Be Careful Little Eyes What You See
Philippians 4:8-9
Make media choices that will bring peace to your mind.
Published August 2nd, 2021
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Philippians 4:8-9
Finally, brothers, whatever is true,
whatever is honorable,
whatever is just,
whatever is pure,
whatever is lovely,
whatever is commendable,
if there is any excellence,
if there is anything worthy of praise,
think about these things.
What you have learned
and w received
and heard
and seen x in me—
practice these things,
and y the God of peace will be with you.
In children's Sunday school when I was very young, we used to sing a song that went like this, "O be careful little eyes what you see, O be careful little eyes what you see. For the Father up above is looking down in love. O be careful little eyes what you see." It is a simple song, but the wisdom it contains is quite valuable. A while back I was scrolling through Twitter. Although I no longer have any social media, I used to use it mainly as a link to articles and news to keep up with my favorite sports teams, follow what is going on in the broader evangelical world, and to stay informed on cultural and political matters. But, interestingly enough, I got rid of it so my little eyes could be careful as to what they saw. Anyway, I observed as I was scrolling that there were several tweets that linked to articles regarding what Christians should watch on TV or in movies. I also observed that these articles seem to come out around the time a new season of the HBO series Game of Thrones was set to debut. One tweet that linked to an article (actually, it is a transcript of a segment of a podcast) by Andrew Klavan at the Daily Wire caught my attention. In this particular article, the host is responding to a question he received from a listener regarding whether or not a Christian should watch Game of Thrones because of its explicit sexual content. The questioner cites Philippians 4:8 and asks how Mr. Klavan, who advocates that Christians should watch shows like Game of Thrones, reconciles this verse with his position. Mr. Klavan’s answer is interesting. Basically, he believes Christians should engage with “art” such as Game of Thrones because “you can only find God in the world as it is.” In Mr. Klavan’s view of Philippians 4:8, truth is the main attribute through which all other attributes listed in the verse are to be understood. In other words, honor, justice, purity, loveliness, and commendability are achieved by telling the truth about the reality of sin in all its graphic detail. If art does not contain graphic portrayals of sin, it is dishonest. Therefore, he and others have a responsibility as artists to display sin graphically in order to be honorable, just, etc. But is that how this verse is to be understood? Paul does indeed want us to think about what is true—unconcealed, factual, worthy of credit. However, the rest of the attributes in that verse are attributes in their own right that refine the things around which we are to form our thought patterns. And those thought patterns are to be further refined by things that are excellent and praiseworthy. There is a certain morality attached to the things we are to think about and dwell upon. Guarding patterns of thought brings the peace of God (Phil 4:9). But it’s not as if we bury our heads in the sand and attempt to never acknowledge sin; we have to because our world is full of it and we often have to stand against it. Of course, darkness contrasts the light, and we are able to see the beauty of God more clearly when it is contrasted by the ugliness of sin. The Bible does not try to hide sin; rather, it exposes it for the horror that it is. This is the part of getting at the truth that Mr. Klavan is missing. Game of Thrones does not display sin in its true form, it glorifies it— that is dishonest. It is one thing to expose sin and its ugliness, but it is another to purposefully engage with sin, whether actual or portrayals, in order to be entertained by it. This is where I fear we as Christians can be tempted to rationalize in order to justify the things we watch, listen to, or read. Should we watch things like Game of Thrones in order to see the beauty of God more clearly? Is it even possible without having it negatively impact our patterns of thought? Or is there something else at work within our hearts that causes us to desire to watch? In a moment of honesty, Mr. Klavan, I think, gives away his real motive for watching Game of Thrones. He states, “In the opening episode of this new season, there was a nude scene in it that had absolutely no point and purpose, it was just to put naked ladies on screen. I enjoyed it very much, but it was absolutely nothing to do with advancing the story” (italics mine). The show satisfies a fleshly desire, that’s why we are tempted to watch. Be careful little eyes what you see. Do our entertainment choices move us toward holiness or cause us to dwell on unrighteousness? Have we allowed ourselves to become desensitized to sin and not see it for the horror it is? May God give us the ability to be wise in all our media choices. You Can read Mr. Klavan’s article here: For the record, I have never seen Game of Thrones . All info about the show has come from reading about it. For another helpful article about this topic see:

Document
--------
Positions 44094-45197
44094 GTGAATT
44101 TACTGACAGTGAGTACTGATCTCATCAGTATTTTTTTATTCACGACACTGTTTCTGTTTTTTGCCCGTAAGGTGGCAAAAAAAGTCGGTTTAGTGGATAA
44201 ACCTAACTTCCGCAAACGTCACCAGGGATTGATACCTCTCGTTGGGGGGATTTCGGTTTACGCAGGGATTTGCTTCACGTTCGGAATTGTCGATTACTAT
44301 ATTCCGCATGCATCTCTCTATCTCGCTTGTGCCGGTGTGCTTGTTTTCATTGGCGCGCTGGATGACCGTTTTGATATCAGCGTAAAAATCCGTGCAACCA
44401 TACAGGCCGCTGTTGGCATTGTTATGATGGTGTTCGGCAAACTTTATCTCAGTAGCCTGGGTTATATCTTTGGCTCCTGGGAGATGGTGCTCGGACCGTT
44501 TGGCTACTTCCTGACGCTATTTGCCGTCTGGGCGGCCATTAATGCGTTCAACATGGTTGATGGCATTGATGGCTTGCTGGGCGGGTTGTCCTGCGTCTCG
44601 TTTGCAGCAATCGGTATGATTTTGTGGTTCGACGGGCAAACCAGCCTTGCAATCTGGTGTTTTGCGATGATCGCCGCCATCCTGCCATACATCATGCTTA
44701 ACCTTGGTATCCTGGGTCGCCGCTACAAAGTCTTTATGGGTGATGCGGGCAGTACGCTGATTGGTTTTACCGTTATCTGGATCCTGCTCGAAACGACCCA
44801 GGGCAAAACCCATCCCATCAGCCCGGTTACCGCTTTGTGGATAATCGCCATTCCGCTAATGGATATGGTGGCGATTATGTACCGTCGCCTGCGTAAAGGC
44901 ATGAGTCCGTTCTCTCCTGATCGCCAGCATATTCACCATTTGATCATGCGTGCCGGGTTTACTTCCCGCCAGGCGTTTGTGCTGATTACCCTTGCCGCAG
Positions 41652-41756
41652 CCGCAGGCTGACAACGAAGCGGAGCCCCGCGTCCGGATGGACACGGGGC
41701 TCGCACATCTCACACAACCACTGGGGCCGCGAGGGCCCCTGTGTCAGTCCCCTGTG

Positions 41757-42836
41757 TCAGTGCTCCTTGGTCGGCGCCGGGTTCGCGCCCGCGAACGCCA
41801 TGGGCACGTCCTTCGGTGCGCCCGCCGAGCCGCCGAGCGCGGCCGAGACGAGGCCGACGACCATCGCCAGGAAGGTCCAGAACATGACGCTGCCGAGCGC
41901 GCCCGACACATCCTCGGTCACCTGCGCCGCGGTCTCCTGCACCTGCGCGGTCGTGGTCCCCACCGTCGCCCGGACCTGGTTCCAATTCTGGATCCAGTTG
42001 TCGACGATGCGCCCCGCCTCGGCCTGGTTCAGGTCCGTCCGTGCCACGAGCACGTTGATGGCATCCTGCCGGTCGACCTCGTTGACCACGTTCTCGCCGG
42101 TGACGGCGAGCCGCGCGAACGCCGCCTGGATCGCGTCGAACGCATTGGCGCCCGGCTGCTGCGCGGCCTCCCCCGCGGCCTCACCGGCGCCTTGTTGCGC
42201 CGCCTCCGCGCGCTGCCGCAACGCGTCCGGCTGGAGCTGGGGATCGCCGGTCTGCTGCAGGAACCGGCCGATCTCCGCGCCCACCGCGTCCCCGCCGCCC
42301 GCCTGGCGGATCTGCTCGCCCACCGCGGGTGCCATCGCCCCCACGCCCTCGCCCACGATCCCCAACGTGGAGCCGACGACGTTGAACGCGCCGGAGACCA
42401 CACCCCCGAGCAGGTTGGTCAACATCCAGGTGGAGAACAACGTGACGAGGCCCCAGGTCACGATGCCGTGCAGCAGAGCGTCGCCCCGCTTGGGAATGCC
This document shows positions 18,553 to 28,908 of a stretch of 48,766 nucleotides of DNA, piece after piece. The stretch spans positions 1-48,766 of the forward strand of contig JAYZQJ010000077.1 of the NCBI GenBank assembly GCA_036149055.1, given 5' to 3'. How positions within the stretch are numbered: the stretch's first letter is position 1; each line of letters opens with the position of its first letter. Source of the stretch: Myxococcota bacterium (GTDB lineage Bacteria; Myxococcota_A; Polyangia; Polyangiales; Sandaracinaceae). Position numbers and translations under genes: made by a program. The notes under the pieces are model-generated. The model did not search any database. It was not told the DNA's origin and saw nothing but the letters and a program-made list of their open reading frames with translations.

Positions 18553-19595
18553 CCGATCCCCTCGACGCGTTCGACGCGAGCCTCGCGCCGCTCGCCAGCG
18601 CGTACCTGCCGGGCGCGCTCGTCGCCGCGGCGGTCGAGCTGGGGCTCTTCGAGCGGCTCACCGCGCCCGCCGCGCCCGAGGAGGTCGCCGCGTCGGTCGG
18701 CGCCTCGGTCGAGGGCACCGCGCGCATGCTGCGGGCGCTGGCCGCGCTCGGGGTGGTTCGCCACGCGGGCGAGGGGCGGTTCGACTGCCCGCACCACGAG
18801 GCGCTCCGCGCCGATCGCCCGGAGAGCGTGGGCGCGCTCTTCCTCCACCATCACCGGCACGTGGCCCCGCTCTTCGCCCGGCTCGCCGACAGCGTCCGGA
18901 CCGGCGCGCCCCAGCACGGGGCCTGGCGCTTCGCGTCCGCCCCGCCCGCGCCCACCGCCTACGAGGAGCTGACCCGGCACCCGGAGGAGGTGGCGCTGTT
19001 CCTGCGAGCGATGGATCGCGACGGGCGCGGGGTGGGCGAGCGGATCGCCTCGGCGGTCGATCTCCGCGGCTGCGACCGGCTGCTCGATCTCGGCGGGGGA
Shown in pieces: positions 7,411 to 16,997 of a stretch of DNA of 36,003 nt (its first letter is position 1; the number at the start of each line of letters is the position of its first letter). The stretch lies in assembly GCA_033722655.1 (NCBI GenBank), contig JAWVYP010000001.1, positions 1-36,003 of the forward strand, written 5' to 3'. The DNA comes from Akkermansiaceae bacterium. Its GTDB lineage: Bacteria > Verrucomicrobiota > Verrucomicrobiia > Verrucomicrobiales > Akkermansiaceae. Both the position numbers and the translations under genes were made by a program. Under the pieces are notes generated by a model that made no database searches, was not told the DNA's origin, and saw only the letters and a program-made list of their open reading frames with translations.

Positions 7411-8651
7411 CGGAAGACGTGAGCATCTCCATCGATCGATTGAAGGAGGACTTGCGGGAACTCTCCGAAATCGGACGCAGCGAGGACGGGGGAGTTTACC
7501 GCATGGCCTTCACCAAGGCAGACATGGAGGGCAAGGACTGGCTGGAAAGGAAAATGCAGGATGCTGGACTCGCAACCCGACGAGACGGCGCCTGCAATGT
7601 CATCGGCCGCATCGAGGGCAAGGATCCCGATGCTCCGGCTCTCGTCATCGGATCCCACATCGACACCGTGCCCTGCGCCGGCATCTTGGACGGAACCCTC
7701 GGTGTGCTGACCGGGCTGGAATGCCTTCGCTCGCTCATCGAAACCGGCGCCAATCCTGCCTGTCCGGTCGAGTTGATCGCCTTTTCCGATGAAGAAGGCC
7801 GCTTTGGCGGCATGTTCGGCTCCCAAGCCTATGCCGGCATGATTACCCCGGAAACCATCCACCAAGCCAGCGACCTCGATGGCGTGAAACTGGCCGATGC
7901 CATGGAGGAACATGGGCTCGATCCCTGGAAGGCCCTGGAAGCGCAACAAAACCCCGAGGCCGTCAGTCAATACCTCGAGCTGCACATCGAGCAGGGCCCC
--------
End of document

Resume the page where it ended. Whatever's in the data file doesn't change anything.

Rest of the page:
Disclaimer: The opinions and conclusions expressed on this page are those of the author and may or may not accord with the positions of Biblearc or Bethlehem College & Seminary.